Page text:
Due to Vancouver’s cultural and linguistic diversity, numerous organizations have arisen for LGBT people to become involved with or to provide access to culturally specific social resources and support.
Here’s an overview of many of the main organizations in town, including indigenous, religious, and refugee groups.
Dancing to Eagle Spirit Society
This non-profit society is devoted to the healing and empowerment of aboriginal and non-aboriginal two-spirit people by addressing needs with traditional Native American practices and culture, such as sweat lodge ceremonies, talking circles, and smudging circles.
Greater Vancouver Native Cultural Society (GVNCS Two-Spirit Society)
Travis Angus president told the Straight at Jim Deva Plaza said that it was created 39 years ago for two-spirit First Nations people who didn’t feel like they fit in at other local societies. He said the society has helped to take the community out of bar scene and they hold workshops, have been involved with various indigenous nations, participate in Pride parade, and conduct blessings at events.
Our City of Colours
Our City of Colours launches awareness campaigns to raise the visibility of positive depictions of LGBT people in various cultural and linguistic communities, ranging from Farsi and Swedish to Korean, Ojibwe, and American Sign Language. The campaigns are designed to counter invisibility or a lack of media representation. Many of their campaigns consist of posters that depict same-sex couples or trans people with bilingual text.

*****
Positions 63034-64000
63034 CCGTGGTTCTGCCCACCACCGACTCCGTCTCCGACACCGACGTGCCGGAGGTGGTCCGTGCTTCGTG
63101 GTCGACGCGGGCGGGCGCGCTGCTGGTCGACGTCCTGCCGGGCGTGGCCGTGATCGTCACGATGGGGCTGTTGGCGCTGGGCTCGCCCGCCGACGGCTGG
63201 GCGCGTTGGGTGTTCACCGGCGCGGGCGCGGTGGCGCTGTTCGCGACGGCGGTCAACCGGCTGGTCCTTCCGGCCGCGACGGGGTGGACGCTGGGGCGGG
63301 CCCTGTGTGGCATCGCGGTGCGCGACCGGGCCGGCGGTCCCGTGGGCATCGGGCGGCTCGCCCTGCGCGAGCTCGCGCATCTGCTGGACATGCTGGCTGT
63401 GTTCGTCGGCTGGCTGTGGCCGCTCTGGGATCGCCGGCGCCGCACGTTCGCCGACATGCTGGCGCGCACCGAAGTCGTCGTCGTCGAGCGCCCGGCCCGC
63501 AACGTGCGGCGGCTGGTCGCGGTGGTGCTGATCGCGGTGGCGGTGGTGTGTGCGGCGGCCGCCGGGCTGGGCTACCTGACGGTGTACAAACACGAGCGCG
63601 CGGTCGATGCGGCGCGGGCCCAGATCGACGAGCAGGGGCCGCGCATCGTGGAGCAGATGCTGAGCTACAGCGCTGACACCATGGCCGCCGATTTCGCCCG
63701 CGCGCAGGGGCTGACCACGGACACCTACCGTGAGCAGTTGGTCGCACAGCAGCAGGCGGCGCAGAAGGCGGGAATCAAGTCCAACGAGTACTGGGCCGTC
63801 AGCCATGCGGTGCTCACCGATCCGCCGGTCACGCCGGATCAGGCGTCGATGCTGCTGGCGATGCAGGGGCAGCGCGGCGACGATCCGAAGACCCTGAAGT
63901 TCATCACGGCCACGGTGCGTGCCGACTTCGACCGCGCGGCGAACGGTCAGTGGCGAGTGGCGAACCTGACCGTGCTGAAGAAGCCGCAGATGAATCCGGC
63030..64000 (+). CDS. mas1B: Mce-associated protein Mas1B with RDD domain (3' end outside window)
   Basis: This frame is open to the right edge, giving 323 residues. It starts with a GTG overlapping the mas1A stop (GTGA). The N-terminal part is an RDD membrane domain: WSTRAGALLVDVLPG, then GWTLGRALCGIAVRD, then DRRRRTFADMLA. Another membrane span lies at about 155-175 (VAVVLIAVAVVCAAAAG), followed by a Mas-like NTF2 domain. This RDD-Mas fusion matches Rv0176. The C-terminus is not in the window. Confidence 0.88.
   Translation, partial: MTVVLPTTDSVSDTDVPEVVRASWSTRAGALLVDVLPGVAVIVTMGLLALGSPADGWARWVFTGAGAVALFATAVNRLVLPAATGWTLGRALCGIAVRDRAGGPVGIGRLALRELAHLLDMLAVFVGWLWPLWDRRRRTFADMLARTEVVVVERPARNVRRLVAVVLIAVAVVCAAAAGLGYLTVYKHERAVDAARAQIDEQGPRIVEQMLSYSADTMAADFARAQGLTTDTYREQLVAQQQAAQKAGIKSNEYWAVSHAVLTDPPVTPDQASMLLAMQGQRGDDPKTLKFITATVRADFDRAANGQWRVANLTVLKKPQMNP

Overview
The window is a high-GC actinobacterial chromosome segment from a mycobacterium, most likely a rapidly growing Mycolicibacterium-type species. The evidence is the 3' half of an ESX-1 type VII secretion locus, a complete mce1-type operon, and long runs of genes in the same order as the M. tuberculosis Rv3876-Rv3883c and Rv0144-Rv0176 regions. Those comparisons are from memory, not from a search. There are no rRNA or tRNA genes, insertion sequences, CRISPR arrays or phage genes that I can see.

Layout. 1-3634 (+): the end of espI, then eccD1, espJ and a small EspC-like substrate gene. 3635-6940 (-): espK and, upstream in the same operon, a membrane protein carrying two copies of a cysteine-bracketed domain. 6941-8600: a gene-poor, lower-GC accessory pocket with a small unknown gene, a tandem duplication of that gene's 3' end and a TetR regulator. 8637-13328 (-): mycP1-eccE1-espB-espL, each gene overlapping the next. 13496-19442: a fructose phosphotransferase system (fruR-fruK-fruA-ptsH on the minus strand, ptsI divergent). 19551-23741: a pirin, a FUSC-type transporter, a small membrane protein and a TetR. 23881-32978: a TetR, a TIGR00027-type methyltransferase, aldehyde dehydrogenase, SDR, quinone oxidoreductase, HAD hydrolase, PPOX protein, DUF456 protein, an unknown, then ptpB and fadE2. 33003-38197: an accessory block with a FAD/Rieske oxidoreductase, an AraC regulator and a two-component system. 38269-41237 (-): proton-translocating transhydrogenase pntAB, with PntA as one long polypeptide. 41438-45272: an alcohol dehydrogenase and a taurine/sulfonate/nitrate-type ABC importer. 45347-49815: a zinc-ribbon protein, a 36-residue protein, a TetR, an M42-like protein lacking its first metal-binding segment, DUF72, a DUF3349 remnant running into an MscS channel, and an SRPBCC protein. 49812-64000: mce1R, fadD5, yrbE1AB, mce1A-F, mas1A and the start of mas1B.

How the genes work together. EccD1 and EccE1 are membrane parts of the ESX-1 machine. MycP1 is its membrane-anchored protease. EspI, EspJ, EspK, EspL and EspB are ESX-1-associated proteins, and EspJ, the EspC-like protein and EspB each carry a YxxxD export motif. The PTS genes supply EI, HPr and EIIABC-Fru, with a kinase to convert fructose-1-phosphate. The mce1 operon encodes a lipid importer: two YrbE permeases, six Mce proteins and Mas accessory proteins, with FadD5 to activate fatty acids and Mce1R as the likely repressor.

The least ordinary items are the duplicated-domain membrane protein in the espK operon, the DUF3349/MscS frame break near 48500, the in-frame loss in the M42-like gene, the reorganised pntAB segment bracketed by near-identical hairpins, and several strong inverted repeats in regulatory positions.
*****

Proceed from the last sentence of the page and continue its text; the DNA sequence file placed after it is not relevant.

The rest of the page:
Pinoy Pride Vancouver
Filipino Canadians can turn to this social and support group, which promotes awareness and acceptance for LGBT Pinoys. They are involved in various social and fundraising events, and participate in the Pride parade.
This Vancouver-based, volunteer-driven community group was founded in 2000 to help refugees who are being persecuted in their homelands or residence due to their sexual orientation, gender identity, or HIV status. The organization also provides information to asylum seekers outside Canada. Support groups for LGBT and HIV–positive refugees are being organized in other Canadian cities like Toronto and Montreal as well.
Imtiaz Popat coordinates this group that supports queer Muslim and takes action to address issues such as homophobia and Islamophobia. They’ve held demonstrations in response to antigay legislation in Uganda, as well as Donald Trump’s claim that LGBT people support a ban on Muslims from entering the U.S. Along with Trikone Vancouver, this group is boycotting the Vancouver Pride parade in solidarity with Black Lives Matter Vancouver and instead are participating in the Two Spirit Queers, Trans, Intersexed, and Bisexual People of Colour Pride March on Monday (August 1).
Created in 2008 by Alex Sangha, the Surrey-based Sher Vancouver now has over 600 members. Although it began as a Sikh group, it welcomes all LGBTQ South Asians and allies. This social, cultural, and support group provides advocacy, counselling, information, referral, peer support, social activities, volunteer opportunities, and outreach presentations to address bullying, racism, and discrimination.
This Facebook group, affiliated with the Seattle-based Trikone Northwest, is designed to support LGBT people of South Asian descent from Bangladesh and Burma to Pakistan and Sri Lanka, as well as diasporic locations such as East Africa, the U.K., Singapore or Malaysia. Like Salaam Vancouver, this group is not participating in this year’s Vancouver Pride parade in solidarity with BLM-Vancouver.
Yad b’Yad LGBTQ
Everyone is welcome to this grassroots group, even if you aren’t Jewish or LGBT. It’s a Metro Vancouver organization for Jewish queer people and addresses Jewish, Israeli, and anti-Semitism issues, particularly within LGBT communities. They’ve marched in the Vancouver Pride parade and have had booths at the Pride Festival as well.